Ricci v. DeStefano: A Comment on the Opinion of Judge Jose Cabranes & “Colorblindness”

The Second Circuit’s critique, led by Judge Jose Cabranes, of the District Court’s decision in the Ricci v. DeStefano case is troubling. The test result certification hearing that instead became a test validation hearing is being used as a catalyst for an unjust colorblindness jurisprudence as established in Supreme Court Justice John Marshall Harlan’s dissenting opinion in Plessy v. Ferguson.

The white race deems itself to be the dominant race in this country. And so it is in prestige, in achievements, in education, in wealth and in power. So, I doubt not, it will continue to be for all time if it remains true to its great heritage and holds fast to the principles of constitutional liberty. But in view of the Constitution, in the eye of the law, there is in this country no superior, dominant, ruling class of citizens. There is no caste here. Our Constitution is color-blind, and neither knows nor tolerates classes among citizens. In respect of civil rights, all citizens are equal before the law. The humblest is the peer of the most powerful. The law regards man as man, and takes no account of his surroundings or of his color when his civil rights as guaranteed by the supreme law of the land are involved.

A certain segment of the Second Circuit believes that the mere involvement of race no matter how tenuous requires a searching examination, presumably towards enforcing strict colorblindness.

Neutral administration and scoring-even against the backdrop of race-conscious design of an employment examination (citation omitted)-is one thing. But neutral administration and scoring that is followed by race-based treatment of examination results is surely something else entirely.

The city board’s decision not to certify involved discussion of issues related to race, but did not impugn the racial identity of the aggrieved firefighters. What the city of New Haven essentially did was to hold an administrative proceeding which essentially was a test validation hearing occurring during a test results certification hearing. Judge Cabranes noted that the discussion of racial issues related to testing criteria is permitted if it was a test validation proceeding. Thus, the proper argument would state that the city of New Haven wrongly held a test validation hearing after the test was administered (and was verified by its contractor, as required under the New Haven’s request for proposal). Judge’s Cabranes’s assertion that the city was acting against the test results because too many white firefighters passed is inappropriate.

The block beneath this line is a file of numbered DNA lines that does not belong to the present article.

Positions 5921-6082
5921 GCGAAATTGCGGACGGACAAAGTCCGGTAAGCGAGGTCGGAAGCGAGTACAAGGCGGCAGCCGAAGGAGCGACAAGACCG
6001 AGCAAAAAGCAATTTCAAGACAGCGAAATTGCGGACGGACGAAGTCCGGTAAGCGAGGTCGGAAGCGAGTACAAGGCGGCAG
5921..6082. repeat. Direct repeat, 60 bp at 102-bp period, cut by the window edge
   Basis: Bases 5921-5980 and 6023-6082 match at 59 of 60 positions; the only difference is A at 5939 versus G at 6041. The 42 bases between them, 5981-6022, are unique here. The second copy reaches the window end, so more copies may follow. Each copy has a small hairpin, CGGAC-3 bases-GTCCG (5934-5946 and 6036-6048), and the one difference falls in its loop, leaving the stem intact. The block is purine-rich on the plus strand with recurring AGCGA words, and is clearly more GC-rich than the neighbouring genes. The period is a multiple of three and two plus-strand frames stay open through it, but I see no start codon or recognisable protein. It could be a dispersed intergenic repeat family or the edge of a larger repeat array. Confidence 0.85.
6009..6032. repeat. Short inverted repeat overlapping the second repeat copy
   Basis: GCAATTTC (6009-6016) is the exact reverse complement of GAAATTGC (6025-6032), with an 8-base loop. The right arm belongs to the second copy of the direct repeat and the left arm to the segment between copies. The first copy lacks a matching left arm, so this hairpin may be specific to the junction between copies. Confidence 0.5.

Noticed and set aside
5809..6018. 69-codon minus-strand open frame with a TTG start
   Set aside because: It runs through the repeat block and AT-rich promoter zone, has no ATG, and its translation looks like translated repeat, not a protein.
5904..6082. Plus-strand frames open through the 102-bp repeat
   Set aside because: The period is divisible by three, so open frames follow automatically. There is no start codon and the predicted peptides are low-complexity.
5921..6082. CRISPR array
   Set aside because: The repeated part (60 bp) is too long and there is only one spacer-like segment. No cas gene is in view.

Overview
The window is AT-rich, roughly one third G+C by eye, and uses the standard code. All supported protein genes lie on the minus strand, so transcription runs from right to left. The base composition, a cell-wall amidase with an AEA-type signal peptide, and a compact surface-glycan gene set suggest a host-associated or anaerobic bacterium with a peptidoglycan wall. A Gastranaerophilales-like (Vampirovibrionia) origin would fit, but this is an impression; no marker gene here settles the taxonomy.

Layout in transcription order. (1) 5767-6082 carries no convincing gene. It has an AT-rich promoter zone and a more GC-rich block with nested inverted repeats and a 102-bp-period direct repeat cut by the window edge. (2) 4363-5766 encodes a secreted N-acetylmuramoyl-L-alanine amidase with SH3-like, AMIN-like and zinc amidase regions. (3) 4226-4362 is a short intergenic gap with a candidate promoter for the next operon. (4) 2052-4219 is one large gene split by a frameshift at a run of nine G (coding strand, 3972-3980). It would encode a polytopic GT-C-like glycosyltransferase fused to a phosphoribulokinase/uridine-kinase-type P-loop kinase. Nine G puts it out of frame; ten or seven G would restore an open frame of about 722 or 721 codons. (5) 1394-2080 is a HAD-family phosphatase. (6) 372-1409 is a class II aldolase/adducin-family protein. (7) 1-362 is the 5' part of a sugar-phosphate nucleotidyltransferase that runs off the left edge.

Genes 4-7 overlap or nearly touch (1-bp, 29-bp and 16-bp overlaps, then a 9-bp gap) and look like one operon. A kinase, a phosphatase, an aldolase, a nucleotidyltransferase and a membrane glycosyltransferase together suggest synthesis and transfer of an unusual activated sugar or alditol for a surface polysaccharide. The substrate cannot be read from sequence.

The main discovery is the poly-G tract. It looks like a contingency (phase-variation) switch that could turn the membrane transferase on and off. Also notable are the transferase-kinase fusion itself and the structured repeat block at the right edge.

The judicial claim to the purity of the theory of colorblindness is sullied by the reality of the distribution of societal power which has been concentrated in one racial category-Whites-as Harlan noted in his dissent in Plessy in 1896.

Indeed, in one sense-common humanity-the races are equal. But it would be erroneous to conclude that that common humanity is equal to the equal distribution of power, an error in the Supreme Court’s decisions in Adarand, Croson, and perhaps soon in Ricci.

Moreover, the social power of Whites that Harlan spoke of in his dissent still exists.

United States (population: 281,421,906 (2000 Census)

Race Percentage of population Number
White 75.1% 211,460,626
Black 12.3 34,658,190
Native American 0.9 2,475,956
Asian 3.6 10,242,998
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2 thoughts on “Ricci v. DeStefano: A Comment on the Opinion of Judge Jose Cabranes & “Colorblindness”

  1. Hear! Hear! Keep an eye on him. Being an academic scholar woefully (when one has the authority/ power seat of a Judge), does not guarantee that one also scores high in the area of humanity.

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  2. I have read the oral arguments and various amicus briefs and do not believe the issues have been parsed out in the discussion. It is not that we should not consider the potential for adverse impact on minority candidates in employment testing; the real question is when we should consider it. HR professionals are, or should be, fully aware of the different personnel selection testing methods and their potential for adverse impact. A first year student should know that a written test of specific knowledge and general abilities coupled with top-down selection will almost certainly result in adverse impact on blacks and hispanics. If diversity was a goal, they should have tested other constructs or used a different testing method. At any rate, they should have completed a validation study to support the use of the test to show it was job-related and consistent with a business necessity. To act surprised at the results after the test was administered is ridiculous. Once an organization chooses to use a test and opens a competitive examination, the candidates participate in good faith. To refuse to refer someone for promotion based on their race is a case of disparate treatment. The language is that race was a determining factor in an employment decision, which is a decision to refer someone for hire, transfer, promotion… Surely intentional discrimination is worse than using a test that is facially neutral but has an adverse impact on some groups. At any rate, malpractice is no excues for intentional discrimination.

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